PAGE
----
Kit: No. 72713
Manufacturer: Lindberg, Craft House Corp., 328 N. Westwood Ave., Toledo, OH 43607-3343, 419-536-8351
Comments: Injection molded, 54 parts (4 vinyl, 2 metal axles, 4 screws), decals.
With the recent demise of Chrysler's and GM's full-size, V-8-powered, rear-drive sedans, Ford's Crown Victoria is the only traditional American police car platform available.
Lindberg's snap-together Crown Vic builds into a satisfying curbside replica; that means there's no engine detail or opening hood. Despite its basic layout, it has enough detail to keep advanced builders and collectors happy as well as provide an easy kit for beginners. The kit can be finished without painting as the chassis is molded in black, the interior light gray, and the body in dark metallic gray.
The body and exterior parts are well molded. The headlights are molded with the grille and therefore are chrome plated, but the plated spotlight units feature separate clear lenses. Taillights and four of the police light-bar lenses are molded in clear red. While not correct for the Ohio State Patrol, the light bar is a good representation of the Federal Signal "Vision" with seven separate globes. Chrome-plated reflectors are included for each globe. I painted a couple of the clear globes with Tamiya clear blue for variety. A "light stick" directional flasher for the rear of the light bar is also included.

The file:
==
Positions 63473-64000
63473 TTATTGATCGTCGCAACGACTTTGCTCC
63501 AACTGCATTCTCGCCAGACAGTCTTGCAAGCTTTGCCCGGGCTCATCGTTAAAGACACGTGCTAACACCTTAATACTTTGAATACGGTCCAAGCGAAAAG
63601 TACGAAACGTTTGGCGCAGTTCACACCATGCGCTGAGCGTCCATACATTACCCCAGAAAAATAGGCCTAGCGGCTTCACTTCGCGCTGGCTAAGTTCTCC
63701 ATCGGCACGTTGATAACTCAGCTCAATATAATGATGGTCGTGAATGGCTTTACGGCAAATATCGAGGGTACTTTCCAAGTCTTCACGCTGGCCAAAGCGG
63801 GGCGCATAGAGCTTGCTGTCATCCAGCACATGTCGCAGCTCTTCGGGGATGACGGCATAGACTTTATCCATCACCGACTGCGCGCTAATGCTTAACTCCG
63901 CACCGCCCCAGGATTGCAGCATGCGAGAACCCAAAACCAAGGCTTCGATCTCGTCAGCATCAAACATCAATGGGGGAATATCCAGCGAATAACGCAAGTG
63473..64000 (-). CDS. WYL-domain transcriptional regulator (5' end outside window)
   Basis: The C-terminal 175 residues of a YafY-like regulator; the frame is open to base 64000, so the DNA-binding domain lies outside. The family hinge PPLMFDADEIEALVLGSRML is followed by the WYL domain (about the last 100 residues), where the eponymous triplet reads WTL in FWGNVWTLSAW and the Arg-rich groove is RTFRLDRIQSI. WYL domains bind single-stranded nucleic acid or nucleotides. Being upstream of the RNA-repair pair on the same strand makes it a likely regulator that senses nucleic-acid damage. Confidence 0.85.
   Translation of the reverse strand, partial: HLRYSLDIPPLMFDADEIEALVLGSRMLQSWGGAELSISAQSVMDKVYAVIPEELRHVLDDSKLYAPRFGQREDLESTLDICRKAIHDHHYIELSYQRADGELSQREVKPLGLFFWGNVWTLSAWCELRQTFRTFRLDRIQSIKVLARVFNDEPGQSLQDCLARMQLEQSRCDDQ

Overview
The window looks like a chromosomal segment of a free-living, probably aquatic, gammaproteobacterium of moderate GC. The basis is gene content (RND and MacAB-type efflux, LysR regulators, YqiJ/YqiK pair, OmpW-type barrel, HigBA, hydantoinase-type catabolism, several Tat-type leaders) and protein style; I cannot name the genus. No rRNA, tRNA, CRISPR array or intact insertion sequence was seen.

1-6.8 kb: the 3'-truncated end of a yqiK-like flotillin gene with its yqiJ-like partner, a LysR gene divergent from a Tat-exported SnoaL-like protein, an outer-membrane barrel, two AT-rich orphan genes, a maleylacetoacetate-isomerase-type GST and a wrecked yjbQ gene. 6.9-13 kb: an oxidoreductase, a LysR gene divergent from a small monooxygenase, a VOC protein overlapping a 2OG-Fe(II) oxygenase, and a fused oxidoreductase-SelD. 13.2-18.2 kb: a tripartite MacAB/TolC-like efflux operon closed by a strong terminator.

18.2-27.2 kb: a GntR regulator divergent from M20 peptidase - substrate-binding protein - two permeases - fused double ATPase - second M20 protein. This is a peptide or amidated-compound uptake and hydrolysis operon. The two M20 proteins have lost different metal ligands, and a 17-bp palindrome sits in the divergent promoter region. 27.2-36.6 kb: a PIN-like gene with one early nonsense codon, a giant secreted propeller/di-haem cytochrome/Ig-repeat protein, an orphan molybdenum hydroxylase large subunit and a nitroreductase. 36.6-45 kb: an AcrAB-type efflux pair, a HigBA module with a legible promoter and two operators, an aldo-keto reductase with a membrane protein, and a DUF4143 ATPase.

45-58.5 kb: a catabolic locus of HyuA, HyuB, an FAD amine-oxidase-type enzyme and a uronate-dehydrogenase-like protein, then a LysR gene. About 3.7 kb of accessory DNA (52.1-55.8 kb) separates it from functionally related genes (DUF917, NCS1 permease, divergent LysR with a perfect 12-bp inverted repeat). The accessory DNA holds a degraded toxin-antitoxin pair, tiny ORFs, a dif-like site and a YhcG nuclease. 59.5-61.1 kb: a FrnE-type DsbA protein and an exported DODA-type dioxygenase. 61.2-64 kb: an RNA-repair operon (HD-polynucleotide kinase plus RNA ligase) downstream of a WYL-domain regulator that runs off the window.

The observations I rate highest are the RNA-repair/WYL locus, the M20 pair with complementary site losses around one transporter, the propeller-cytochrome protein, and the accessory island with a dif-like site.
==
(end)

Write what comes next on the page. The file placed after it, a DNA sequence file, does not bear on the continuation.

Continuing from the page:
Additional police gear includes a radio (but no microphone), computer, and shotgun (but no mounting bracket). There is a cage for the interior and a front bumper guard with driving lights and spotlights for the exterior.
Dashboard detail is good, with a decal for the main readouts. Gas and brake pedals are molded into the floor, and the seats look fine. However, the interior door panels have little detail. The twin front bucket seats are the only parts that require glue.
The one-piece chassis features good relief and surface detail. The intricate wheels and Goodyear RS+A police tires are mounted on heavy metal axles.
The only assembly problem I had was getting the clear windshield to fit tight to the frame. Careful clamping and gluing worked it in, but separating the windshield from the rest of the "glass" would help. The instructions show the spotlights going on the front fenders, but they should be mounted on the windshield pillars.
I painted my model with Duplicolor Ford dark silver metallic over Plastikote gray primer. If you use automotive lacquers, apply a primer as a barrier to protect the plastic. The high-quality, water-slide decals (complete with Ford logos for the wheel covers, grille, and trunk) are thick but responded to Micro Sol.
The finished car looks right compared with my photos and Bruce Cameron's Police Cars: A Graphic History.
I spent 20 hours on my cruiser. Beginners can produce good-looking models with little effort, and experienced modelers will enjoy adding details to the interior and exterior.
- Terry Jessee